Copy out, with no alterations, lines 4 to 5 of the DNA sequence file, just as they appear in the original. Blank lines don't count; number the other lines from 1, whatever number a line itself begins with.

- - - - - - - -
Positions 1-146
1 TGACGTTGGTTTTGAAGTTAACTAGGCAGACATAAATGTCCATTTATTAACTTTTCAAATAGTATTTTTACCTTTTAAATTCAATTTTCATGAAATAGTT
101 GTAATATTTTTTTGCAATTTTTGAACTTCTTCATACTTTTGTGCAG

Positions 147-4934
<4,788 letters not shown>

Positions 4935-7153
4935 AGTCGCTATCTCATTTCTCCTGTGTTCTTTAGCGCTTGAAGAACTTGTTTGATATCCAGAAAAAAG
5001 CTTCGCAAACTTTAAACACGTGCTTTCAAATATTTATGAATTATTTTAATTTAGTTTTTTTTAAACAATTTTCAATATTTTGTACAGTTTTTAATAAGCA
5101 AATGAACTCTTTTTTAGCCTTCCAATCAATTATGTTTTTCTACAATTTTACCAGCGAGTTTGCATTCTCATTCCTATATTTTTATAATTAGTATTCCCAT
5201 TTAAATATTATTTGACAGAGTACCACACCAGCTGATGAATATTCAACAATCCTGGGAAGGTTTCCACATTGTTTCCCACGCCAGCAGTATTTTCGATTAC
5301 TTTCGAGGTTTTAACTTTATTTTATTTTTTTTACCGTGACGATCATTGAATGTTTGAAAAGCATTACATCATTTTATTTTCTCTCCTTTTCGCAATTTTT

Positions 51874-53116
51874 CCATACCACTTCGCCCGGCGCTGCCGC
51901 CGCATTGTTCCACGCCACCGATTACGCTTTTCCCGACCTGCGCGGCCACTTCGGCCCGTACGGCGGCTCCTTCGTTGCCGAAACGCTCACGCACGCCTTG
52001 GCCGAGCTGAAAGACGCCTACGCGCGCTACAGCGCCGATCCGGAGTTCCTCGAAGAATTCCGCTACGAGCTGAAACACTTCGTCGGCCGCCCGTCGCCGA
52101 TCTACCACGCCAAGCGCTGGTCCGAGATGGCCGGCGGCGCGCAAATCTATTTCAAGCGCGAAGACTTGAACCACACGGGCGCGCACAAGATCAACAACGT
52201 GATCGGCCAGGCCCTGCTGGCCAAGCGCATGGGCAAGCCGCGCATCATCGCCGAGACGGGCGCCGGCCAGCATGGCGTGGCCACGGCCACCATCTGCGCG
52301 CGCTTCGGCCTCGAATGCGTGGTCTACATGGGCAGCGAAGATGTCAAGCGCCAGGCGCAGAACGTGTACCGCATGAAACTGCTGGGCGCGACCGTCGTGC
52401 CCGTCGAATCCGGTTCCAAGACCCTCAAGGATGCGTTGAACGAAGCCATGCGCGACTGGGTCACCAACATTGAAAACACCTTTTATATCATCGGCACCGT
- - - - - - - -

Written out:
Positions 147-4934
<4,788 letters not shown>